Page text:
A lesson in brotherhood
Published 6:13 pm Saturday, July 18, 2015
As I prepared the message I would share last Sunday with the members of Open Hands Christian Fellowship, I came across the following quotation from Pastor Sam Emory of Apostolic Tabernacle United Pentecostal Church in Merced, Calif.: “There’s no such thing for me as a black church. There’s no such thing for me as a white church. The church don’t have no color. The only color the church is, is red, because of the blood of Jesus Christ.”
I don’t know much about Sam Emory or about the theological teachings of his church. But I do know this: I love this sentiment.
As a white speaker preparing to speak in front of a small African-American congregation at Open Hands, I had considered sharing Emory’s quotation as part of my message last week. My wife advised against it, and in the end, the Emory’s words didn’t fit the message, anyway.
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But the truth of those words kept coming back to me as the service progressed and we settled in to worship God.
I was there at the invitation of my friend and brother in Christ, the Rev. Charles Leavell, and he made sure that my wife and I (and news editor Tracy Agnew, who turned out to watch me preach my first sermon) were treated as honored guests.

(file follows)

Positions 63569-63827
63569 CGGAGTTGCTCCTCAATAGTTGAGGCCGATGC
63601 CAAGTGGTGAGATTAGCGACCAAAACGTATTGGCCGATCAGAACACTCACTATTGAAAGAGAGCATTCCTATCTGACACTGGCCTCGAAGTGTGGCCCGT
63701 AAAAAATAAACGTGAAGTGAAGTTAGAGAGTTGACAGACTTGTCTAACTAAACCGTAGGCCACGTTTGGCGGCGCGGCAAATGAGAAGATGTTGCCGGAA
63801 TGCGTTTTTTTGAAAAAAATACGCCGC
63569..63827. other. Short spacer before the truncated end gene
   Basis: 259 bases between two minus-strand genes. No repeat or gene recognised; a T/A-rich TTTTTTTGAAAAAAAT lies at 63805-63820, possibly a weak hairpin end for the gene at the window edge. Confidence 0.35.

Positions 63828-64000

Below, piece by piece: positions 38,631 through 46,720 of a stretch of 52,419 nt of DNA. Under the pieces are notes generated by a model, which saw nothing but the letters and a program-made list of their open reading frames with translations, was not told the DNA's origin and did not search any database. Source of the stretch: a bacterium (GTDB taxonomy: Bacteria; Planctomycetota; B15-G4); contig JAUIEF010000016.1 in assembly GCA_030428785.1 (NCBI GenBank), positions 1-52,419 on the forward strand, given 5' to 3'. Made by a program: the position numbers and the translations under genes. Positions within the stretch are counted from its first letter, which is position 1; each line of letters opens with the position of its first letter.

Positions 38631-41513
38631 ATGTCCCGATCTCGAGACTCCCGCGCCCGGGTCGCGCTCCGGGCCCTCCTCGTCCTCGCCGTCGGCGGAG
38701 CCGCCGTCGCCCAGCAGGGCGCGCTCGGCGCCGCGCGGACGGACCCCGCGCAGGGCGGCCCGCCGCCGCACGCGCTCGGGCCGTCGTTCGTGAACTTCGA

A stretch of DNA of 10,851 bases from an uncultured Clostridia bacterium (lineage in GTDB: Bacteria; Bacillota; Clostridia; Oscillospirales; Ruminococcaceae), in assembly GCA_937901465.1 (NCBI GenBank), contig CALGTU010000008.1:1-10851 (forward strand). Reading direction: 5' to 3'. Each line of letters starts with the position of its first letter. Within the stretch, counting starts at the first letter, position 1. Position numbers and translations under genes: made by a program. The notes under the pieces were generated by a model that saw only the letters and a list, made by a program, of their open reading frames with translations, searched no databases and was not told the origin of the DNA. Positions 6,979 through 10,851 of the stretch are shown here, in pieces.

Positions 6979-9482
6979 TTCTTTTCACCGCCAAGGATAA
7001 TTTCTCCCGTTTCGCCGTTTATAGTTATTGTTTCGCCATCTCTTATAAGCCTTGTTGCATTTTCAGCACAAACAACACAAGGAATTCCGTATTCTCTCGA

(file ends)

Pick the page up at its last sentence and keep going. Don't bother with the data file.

The 20 or so congregants were gracious, kind and generous. They could hardly have demonstrated the love of Christ more genuinely, and we could scarcely have felt more like family among the folks in our own church.
Of course, that’s the kind of reception one should expect from a church, and — for the most part, at least — that’s probably the kind of reception most folks, black or white, would receive today visiting just about any church in Suffolk. Followers of Christ would have a tough time finding biblical support for treating sincerely intentioned visitors with anything other than love and respect.
What strikes me, however, is how much of a role intentionality must play in bringing together Christians who worship in “white churches” and “black churches.” Many of us get comfortable in our largely monochromatic churches and miss the incredible blessing of a service that blends people of all hues and backgrounds.
That’s what I loved the most about Pastor Leavell’s invitation for me to speak at his church. Even before he was aware that I had a ministry project I wanted to share, he had already said he wanted me to speak. He was being intentional about his desire to bridge the racial divide that still separates many Christians on Sundays.
That kind of thinking will be what finally helps bring America together, as well. And how appropriate it is for it to be demonstrated first in churches across the land.
Thank you, Charles Leavell and members of Open Hands Christian Fellowship, for the opportunity to lift hands and hearts together in worship last week. And thank you for setting a fine example of brotherhood, an example from which our city and our nation could take important lessons.